Young lawyers can learn a great deal from Kunle Ajagbe, one of the well-established names of Nigerian law and someone who has a passion for instilling the right values in the younger generation, through “example, words and experience”.
For Mr Ajagbe, co-founder of Aidan Partners in Lagos, Nigeria and a graduate of the Obafemi Awolowo University (in Ife), Lagos has always been home. It is a city where, in his formative years as a lawyer, he benefited from the “good graces of some fine gentleman”. Learning from these men developed within him an unflinching capacity for hard work and professionalism, he says. And with it came “a fecundity with words; the primacy of integrity and character; the ability to challenge oneself and one’s cherished assumptions and a willingness to innovate”.
Mr Ajagbe is an instinctual mentor saying his “pitch” to young lawyers is to encourage within them an understanding of the way of the world - the economy, current trends and the way the law is practised in other jurisdictions. “Lawyers are to think and act like problem solvers!”
On his specialization as a corporate and commercial lawyer, he explains that he grew into this area of law. After some initial litigation experience, he realized that his path lay elsewhere. A key era in Nigeria, where the specialist legal skills of transactional lawyers became an urgent need, was the privatization exercise under the auspices of the Bureau of Public Enterprises (BPE) in the early 2000s. This was when the Nigerian government began divesting from State Owned Entities. Mr Ajagbe says most of the participating law firms learnt a lot along the way, undertaking crash courses on how best to provide the required support for these transactions. Having been a part of that stream of lawyers in Nigeria, he now remains: “firmly wedded to corporate and commercial law practice.”
Reflecting on his own life, he says a defining experience shaped him when he was still young in the profession: ‘’My boss asked me, on a quiet Friday morning, what I thought of working in Abuja. I politely dismissed the idea and thought no more of it. Later that same day, I received a letter transferring me to the firm’s new Abuja office! To say I was shocked and crestfallen states it mildly. The new Abuja office was just that - new; no staff, basic furniture and just one client. It was as if I was running my own firm - and so early in my career. It taught me invaluable lessons in managing people and resources. I worked in Abuja for two years before returning to Lagos.’’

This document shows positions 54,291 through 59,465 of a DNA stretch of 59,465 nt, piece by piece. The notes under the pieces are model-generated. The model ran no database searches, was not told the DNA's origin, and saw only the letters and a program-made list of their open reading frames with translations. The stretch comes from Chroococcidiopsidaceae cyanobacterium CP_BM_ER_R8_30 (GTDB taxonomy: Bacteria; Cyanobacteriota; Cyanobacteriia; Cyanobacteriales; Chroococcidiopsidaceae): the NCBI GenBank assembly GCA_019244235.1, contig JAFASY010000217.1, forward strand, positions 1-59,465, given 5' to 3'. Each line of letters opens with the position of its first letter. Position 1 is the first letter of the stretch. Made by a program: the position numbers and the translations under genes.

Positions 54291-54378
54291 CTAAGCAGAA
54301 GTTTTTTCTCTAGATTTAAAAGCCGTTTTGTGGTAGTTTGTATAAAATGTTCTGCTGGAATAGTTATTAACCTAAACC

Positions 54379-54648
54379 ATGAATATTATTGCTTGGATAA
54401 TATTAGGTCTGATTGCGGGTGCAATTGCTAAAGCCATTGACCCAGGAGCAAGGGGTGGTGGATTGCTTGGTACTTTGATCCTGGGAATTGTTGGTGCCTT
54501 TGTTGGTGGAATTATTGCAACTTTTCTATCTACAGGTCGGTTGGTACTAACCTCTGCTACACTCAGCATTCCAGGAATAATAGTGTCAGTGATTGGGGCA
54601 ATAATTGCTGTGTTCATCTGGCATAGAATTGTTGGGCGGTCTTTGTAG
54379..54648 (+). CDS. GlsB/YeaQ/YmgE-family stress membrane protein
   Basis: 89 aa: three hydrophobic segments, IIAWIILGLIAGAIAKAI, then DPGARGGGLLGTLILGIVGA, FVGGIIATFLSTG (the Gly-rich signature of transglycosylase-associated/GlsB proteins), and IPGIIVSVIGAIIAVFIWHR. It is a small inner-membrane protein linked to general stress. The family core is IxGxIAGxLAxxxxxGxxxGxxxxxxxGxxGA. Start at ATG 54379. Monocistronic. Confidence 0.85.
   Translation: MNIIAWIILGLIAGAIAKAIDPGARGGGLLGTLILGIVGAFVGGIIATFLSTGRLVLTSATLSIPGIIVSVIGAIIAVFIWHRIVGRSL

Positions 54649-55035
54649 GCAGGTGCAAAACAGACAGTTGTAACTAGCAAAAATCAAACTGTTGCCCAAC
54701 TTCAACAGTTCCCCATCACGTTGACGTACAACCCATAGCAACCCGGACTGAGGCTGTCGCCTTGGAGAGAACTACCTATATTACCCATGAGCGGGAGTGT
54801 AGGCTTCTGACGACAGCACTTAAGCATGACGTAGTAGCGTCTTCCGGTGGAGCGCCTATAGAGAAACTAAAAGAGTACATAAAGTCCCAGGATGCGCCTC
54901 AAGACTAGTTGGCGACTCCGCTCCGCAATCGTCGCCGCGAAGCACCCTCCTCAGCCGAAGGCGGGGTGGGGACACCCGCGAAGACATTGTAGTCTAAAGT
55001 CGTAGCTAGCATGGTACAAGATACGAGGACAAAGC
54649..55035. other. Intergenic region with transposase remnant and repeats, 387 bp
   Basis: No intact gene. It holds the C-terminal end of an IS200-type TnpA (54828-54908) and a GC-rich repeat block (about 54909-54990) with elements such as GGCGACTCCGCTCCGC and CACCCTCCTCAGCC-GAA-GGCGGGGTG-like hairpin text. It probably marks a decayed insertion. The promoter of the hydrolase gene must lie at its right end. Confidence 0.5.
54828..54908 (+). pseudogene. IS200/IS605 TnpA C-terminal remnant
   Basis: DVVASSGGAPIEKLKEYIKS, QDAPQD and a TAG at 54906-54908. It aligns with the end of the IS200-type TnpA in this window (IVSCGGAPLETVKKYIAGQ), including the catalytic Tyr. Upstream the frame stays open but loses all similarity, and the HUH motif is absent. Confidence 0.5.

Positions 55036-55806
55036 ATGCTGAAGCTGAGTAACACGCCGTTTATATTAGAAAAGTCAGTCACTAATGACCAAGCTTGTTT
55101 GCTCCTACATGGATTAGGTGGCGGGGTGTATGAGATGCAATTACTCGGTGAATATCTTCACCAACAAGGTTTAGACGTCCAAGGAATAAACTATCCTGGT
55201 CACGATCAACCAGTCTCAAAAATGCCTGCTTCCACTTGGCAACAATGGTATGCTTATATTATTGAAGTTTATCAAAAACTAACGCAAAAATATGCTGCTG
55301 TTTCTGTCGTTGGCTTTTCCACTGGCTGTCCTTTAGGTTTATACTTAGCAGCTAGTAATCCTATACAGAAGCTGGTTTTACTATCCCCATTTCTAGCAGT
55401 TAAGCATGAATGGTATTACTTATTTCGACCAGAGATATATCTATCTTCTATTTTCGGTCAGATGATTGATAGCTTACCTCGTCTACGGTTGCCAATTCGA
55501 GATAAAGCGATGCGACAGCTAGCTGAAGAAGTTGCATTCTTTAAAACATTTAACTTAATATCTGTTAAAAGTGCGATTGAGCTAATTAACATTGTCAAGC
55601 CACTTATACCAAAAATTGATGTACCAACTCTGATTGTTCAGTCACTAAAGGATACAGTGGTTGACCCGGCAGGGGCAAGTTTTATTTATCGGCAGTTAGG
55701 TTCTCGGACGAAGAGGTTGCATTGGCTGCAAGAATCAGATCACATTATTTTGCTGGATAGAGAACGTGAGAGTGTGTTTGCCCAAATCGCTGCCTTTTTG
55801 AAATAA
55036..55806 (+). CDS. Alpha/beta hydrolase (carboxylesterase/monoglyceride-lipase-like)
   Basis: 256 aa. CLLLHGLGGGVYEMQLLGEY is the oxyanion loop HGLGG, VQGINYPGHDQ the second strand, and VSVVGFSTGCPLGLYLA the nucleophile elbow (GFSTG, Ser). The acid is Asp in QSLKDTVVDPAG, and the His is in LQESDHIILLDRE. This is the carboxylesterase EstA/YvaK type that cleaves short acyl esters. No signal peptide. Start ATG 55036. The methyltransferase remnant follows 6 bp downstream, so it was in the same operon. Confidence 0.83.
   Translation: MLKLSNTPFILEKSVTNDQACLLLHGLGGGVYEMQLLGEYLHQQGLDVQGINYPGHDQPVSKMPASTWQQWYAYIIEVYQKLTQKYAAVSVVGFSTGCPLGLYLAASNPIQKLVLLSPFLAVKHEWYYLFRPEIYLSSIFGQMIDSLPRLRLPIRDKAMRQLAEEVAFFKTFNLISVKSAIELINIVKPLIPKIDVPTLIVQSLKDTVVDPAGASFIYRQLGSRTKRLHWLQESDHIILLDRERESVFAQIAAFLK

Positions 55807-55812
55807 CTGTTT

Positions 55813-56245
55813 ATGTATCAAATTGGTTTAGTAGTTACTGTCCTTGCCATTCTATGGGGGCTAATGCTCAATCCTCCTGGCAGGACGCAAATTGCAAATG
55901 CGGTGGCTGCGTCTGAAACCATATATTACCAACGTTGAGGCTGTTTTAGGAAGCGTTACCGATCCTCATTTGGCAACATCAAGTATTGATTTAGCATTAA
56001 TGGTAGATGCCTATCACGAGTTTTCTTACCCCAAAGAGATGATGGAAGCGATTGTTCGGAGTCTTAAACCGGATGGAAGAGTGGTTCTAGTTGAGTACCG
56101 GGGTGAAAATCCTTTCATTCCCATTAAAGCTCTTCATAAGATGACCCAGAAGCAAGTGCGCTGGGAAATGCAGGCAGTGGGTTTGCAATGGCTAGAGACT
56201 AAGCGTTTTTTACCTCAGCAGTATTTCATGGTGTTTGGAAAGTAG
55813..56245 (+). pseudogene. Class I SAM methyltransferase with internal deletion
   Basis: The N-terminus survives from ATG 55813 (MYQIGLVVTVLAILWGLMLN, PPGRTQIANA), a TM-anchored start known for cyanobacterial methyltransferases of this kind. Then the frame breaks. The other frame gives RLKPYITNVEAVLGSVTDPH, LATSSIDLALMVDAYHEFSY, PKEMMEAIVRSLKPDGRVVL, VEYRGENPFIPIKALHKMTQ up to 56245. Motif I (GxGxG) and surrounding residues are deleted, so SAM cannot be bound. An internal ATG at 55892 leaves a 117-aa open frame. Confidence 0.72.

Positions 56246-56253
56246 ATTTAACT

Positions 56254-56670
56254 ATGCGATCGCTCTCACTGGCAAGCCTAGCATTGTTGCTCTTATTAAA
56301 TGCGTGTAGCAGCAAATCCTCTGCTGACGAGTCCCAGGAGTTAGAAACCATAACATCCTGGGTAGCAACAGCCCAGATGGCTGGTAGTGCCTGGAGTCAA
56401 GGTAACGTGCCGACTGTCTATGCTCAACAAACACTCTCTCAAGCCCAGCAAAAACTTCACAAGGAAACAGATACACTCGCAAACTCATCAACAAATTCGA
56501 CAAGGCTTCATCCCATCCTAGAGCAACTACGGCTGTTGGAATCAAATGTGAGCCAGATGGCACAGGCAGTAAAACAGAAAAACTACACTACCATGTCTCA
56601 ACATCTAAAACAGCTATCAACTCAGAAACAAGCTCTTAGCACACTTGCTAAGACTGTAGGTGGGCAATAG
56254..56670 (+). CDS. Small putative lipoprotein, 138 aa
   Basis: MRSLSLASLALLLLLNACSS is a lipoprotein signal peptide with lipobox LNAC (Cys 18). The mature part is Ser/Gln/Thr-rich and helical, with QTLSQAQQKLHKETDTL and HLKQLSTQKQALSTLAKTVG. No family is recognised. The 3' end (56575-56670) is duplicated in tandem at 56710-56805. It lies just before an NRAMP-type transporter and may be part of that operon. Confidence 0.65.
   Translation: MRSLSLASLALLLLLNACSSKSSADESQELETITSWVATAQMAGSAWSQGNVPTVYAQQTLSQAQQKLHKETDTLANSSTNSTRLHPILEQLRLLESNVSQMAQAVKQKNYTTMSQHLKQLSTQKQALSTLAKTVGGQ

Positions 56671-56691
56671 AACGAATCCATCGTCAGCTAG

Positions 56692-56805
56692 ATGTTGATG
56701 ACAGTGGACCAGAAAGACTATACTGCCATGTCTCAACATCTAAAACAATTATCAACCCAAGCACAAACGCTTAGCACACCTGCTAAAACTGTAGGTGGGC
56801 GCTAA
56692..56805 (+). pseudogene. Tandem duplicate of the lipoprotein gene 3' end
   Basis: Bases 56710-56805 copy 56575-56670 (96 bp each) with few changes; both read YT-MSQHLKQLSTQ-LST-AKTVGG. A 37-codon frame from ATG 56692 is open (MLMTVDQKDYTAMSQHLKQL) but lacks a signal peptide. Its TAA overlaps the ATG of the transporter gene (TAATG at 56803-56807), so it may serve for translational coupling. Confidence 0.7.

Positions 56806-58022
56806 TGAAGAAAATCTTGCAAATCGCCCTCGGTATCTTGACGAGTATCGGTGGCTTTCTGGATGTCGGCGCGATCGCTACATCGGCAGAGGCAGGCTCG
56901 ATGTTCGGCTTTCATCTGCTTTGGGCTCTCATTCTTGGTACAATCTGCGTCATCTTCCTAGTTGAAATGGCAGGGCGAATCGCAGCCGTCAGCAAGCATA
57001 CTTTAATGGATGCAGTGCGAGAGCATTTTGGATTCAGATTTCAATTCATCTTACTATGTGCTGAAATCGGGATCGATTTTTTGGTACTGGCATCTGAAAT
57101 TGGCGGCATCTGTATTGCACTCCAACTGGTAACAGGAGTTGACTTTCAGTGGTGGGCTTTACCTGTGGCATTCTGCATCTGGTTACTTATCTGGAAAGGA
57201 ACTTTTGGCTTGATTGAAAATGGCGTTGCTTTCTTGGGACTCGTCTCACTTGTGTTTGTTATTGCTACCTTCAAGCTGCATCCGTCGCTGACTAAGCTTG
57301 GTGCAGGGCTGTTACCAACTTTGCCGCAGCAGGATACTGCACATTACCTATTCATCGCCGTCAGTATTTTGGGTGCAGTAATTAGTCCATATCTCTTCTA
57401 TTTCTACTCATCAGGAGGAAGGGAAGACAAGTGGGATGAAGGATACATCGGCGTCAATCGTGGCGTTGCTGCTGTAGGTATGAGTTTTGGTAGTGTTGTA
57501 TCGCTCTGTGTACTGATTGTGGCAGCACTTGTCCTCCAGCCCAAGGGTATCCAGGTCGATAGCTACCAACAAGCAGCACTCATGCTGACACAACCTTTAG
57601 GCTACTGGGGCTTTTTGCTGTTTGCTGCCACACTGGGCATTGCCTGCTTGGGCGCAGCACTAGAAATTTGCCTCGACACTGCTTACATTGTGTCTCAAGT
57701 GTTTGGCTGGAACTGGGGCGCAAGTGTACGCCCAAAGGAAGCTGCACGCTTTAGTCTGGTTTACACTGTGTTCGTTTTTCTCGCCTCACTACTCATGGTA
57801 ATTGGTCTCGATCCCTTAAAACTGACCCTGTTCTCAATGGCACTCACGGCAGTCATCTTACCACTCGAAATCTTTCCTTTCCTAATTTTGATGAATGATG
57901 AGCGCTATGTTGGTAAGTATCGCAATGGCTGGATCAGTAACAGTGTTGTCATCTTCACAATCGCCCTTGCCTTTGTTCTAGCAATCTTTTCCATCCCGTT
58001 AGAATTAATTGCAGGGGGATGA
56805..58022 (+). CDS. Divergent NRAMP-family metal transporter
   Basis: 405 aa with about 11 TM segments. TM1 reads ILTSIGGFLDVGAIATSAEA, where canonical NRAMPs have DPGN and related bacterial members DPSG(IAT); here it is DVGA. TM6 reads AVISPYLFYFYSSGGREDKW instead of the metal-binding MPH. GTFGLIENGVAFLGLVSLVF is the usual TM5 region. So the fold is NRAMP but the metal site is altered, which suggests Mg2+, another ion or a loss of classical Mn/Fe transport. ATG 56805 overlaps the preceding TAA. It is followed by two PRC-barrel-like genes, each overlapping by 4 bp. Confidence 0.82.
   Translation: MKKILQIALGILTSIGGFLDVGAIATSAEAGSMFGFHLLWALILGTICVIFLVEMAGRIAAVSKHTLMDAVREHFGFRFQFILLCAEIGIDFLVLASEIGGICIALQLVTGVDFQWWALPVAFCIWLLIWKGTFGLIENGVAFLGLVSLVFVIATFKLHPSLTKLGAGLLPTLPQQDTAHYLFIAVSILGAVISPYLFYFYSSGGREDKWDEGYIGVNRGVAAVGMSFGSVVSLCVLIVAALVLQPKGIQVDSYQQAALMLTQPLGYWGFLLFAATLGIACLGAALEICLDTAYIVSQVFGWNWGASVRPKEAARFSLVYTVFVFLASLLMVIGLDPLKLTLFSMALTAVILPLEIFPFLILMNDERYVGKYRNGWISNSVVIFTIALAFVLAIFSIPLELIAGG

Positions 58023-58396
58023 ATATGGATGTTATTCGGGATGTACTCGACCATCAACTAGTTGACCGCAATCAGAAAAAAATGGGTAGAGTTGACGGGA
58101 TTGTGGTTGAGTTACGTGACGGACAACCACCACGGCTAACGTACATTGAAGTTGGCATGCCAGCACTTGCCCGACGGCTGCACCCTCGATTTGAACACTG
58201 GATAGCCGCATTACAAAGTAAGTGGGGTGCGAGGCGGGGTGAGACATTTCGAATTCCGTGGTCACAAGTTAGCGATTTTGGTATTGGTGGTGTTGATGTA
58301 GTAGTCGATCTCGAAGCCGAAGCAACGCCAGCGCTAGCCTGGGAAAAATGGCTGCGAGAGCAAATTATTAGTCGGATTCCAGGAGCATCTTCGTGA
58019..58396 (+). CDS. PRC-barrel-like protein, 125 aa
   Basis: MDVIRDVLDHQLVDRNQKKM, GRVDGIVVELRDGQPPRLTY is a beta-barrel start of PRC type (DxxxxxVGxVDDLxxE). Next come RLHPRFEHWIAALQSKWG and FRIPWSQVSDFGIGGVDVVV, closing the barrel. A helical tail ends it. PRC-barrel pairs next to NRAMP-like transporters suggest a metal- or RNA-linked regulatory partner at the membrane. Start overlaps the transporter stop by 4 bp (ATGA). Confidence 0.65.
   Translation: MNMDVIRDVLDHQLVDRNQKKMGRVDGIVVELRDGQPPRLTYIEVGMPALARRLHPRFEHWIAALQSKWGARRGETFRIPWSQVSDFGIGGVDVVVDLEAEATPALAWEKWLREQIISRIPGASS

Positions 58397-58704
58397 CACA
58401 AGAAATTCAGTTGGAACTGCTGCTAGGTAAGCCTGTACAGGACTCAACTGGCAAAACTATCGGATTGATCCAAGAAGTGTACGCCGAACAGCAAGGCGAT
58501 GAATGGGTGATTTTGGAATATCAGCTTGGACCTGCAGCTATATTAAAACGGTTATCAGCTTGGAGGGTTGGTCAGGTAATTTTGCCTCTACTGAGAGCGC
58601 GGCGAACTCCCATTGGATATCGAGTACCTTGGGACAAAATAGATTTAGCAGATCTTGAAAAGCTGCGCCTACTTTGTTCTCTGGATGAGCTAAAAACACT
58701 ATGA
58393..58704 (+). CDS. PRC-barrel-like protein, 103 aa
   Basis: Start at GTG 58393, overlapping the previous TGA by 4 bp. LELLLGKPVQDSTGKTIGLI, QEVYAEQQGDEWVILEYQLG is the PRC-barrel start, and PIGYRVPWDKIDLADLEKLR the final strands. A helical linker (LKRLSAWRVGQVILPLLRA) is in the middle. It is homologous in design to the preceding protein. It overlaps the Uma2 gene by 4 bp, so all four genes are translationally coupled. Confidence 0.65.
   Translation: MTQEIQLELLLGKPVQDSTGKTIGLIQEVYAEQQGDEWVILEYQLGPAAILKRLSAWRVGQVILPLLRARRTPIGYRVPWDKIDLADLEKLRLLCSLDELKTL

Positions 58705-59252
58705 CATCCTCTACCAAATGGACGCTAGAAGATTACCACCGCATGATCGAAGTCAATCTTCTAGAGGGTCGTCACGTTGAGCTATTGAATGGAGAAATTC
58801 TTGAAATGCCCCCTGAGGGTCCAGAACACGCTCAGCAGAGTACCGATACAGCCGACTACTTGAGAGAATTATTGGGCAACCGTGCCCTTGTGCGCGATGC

Years later, with a wealth of knowledge and experience, he co-founded Aidan Partners with his friend and colleague, Akin Omisade, creating a boutique commercial law firm in Lagos.
Mr Ajagbe is actively involved with the Nigerian Bar Association Section on Business Law (NBA-SBL). He is currently the first vice chair of the SBL’s Law Practice Management committee and also served as the chair of the Programme and Content sub-committee for this year’s SBL Conference that took place in Abuja in June. He is a director of the Nigerian Indian Chamber of Commerce and Industry, a trustee of Global Rights Nigeria and also a member of the International Bar Association.
A major challenge within the commercial law practice in Nigeria remains the paucity of reliable information upon which to premise client work, he says. There is also the “gap between commercial reality, the pace of technological development and the state of the law.”
But he is optimistic that with the new proposed re-enactment of the biggest business legislation in Nigeria, the Companies and Allied Matters Act (CAMA) as well as the Federal Government’s ongoing business climate reforms - through the Presidential Enabling Business Environment Council (PEBEC) - a great deal is being done to remedy these challenges.
On the broader issues in Nigeria that impact his work he says, “the operating business environment for clients is daunting and certainly not for the faint-hearted”.
There are infrastructure difficulties, policy and legislative uncertainties.
“The state of the judiciary and even arbitration still elicits valid concerns and, ultimately, these are issues which impact the clients we act for.”
Despite these challenges, he is an advocate for a peaceful, stable and prosperous Nigeria and Africa.
To young lawyers, he puts his advice simply: ‘’Be willing to work hard, read widely and be driven by a passion for legal practice.’’
When he pauses from work, Mr Ajagbe enjoys reading and walking. Amateur photography is his latest interest and he has two young daughters who, he says, “do not take me too seriously’’.
His current reads include The Bastards of Istanbul by Elif Shafak, Hitch-22 by Christopher Hitchens and Love Does Not Win Elections by Ayisha Osori.
Considering what a fulfilled life would be, he says “a life that is spent bringing good cheer, giving hope and extending a helping hand to those in need.
“These are issues we lawyers sometimes forget when we get caught up in swapping war stories about transactions or the brilliance of a legal point canvassed before the court.”
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